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Electronic Code of Federal Regulations

e-CFR Data is current as of April 17, 2014

Title 40: Protection of Environment
PART 191—ENVIRONMENTAL RADIATION PROTECTION STANDARDS FOR MANAGEMENT AND DISPOSAL OF SPENT NUCLEAR FUEL, HIGH-LEVEL AND TRANSURANIC RADIOACTIVE WASTES


Subpart B—Environmental Standards for Disposal


Contents
§191.11   Applicability.
§191.12   Definitions.
§191.13   Containment requirements.
§191.14   Assurance requirements.
§191.15   Individual protection requirements.
§191.16   Alternative provisions for disposal.
§191.17   Effective date.

§191.11   Applicability.

(a) This subpart applies to:

(1) Radioactive materials released into the accessible environment as a result of the disposal of spent nuclear fuel or high-level or transuranic radioactive wastes;

(2) Radiation doses received by members of the public as a result of such disposal; and

(3) Radioactive contamination of certain sources of ground water in the vicinity of disposal systems for such fuel or wastes.

(b) This subpart does not apply to:

(1) Disposal directly into the oceans or ocean sediments;

(2) Wastes disposed of before November 18, 1985; and

(3) The characterization, licensing, construction, operation, or closure of any site required to be characterized under section 113(a) of Public Law 97-425, 96 Stat. 2201.

[50 FR 38084, Sept. 19, 1985, as amended at 58 FR 66414, Dec. 20, 1993]

§191.12   Definitions.

Unless otherwise indicated in this subpart, all terms shall have the same meaning as in subpart A of this part.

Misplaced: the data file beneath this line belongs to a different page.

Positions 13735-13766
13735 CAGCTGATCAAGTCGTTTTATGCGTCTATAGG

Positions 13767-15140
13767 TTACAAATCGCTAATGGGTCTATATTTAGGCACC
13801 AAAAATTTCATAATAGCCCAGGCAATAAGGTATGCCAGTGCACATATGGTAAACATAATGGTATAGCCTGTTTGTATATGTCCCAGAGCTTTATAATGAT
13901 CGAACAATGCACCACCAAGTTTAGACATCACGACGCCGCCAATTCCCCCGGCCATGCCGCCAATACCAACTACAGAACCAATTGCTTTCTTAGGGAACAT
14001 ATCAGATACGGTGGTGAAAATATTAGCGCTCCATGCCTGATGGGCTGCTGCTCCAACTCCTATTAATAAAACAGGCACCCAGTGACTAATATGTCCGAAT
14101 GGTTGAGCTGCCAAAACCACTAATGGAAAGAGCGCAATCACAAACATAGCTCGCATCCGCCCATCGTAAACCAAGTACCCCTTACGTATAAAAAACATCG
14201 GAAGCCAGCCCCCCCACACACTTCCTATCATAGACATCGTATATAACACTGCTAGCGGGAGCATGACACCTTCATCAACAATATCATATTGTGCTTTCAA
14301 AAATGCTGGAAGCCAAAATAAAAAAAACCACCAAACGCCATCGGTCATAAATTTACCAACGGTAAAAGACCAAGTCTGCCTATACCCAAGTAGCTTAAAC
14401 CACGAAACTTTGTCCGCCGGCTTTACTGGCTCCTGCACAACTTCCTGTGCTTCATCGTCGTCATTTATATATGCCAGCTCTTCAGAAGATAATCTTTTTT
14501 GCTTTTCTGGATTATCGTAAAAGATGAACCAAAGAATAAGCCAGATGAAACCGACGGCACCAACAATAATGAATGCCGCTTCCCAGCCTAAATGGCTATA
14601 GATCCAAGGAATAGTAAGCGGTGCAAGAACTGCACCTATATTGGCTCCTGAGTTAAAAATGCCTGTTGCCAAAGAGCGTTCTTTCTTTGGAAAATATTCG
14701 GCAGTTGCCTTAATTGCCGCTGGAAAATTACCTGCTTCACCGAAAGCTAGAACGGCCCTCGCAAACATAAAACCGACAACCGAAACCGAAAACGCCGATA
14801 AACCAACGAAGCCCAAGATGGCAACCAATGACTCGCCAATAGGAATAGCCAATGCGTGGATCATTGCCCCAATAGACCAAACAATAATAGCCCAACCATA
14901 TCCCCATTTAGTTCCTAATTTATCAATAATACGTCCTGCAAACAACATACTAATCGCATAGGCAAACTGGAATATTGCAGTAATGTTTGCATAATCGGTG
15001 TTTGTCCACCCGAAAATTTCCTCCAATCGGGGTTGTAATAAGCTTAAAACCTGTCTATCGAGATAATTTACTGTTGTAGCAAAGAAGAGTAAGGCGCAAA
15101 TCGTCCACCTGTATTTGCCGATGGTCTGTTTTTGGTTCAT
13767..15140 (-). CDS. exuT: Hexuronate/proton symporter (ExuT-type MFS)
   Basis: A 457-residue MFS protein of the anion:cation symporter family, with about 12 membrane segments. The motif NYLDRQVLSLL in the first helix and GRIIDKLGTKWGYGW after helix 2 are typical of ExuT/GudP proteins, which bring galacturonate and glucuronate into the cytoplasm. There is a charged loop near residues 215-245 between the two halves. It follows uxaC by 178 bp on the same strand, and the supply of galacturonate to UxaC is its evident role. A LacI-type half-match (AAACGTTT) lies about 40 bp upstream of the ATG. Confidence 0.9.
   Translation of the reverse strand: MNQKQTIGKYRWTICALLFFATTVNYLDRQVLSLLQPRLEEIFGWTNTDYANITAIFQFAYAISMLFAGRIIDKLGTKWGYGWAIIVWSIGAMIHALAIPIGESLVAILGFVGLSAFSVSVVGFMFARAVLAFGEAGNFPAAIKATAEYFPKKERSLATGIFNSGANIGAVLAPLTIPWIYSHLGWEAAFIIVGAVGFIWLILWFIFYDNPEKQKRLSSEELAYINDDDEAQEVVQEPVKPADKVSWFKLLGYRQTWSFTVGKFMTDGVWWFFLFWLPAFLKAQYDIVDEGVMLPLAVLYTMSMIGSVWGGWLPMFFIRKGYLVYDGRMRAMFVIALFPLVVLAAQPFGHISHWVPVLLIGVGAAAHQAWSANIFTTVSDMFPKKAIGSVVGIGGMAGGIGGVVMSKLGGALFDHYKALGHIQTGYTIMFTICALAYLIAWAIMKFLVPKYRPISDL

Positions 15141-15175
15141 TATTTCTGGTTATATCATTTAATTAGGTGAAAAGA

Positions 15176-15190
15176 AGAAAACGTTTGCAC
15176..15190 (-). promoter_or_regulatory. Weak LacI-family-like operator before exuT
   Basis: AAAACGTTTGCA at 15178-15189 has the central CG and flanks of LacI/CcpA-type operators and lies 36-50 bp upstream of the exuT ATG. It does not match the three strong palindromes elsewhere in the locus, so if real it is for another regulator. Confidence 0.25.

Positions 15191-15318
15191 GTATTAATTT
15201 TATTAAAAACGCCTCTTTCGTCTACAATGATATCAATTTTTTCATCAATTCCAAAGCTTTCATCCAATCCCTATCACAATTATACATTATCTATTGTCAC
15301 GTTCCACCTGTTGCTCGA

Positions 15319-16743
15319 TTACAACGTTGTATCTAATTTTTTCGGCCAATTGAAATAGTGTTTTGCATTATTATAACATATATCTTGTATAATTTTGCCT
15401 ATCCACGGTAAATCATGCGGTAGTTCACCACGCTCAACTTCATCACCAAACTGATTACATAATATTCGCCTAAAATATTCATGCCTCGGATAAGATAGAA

Accessible environment means: (1) The atmosphere; (2) land surfaces; (3) surface waters; (4) oceans; and (5) all of the lithosphere that is beyond the controlled area.

Active institutional control means: (1) Controlling access to a disposal site by any means other than passive institutional controls; (2) performing maintenance operations or remedial actions at a site, (3) controlling or cleaning up releases from a site, or (4) monitoring parameters related to disposal system performance.

Annual committed effective dose means the committed effective dose resulting from one-year intake of radionuclides released plus the annual effective dose caused by direct radiation from facilities or activities subject to subparts B and C of this part.

Aquifer means an underground geological formation, group of formations, or part of a formation that is capable of yielding a significant amount of water to a well or spring.

Barrier means any material or structure that prevents or substantially delays movement of water or radionuclides toward the accessible environment. For example, a barrier may be a geologic structure, a canister, a waste form with physical and chemical characteristics that significantly decrease the mobility of radionuclides, or a material placed over and around waste, provided that the material or structure substantially delays movement of water or radionuclides.

Controlled area means: (1) A surface location, to be identified by passive institutional controls, that encompasses no more than 100 square kilometers and extends horizontally no more than five kilometers in any direction from the outer boundary of the original location of the radioactive wastes in a disposal system; and (2) the subsurface underlying such a surface location.

Disposal system means any combination of engineered and natural barriers that isolate spent nuclear fuel or radioactive waste after disposal.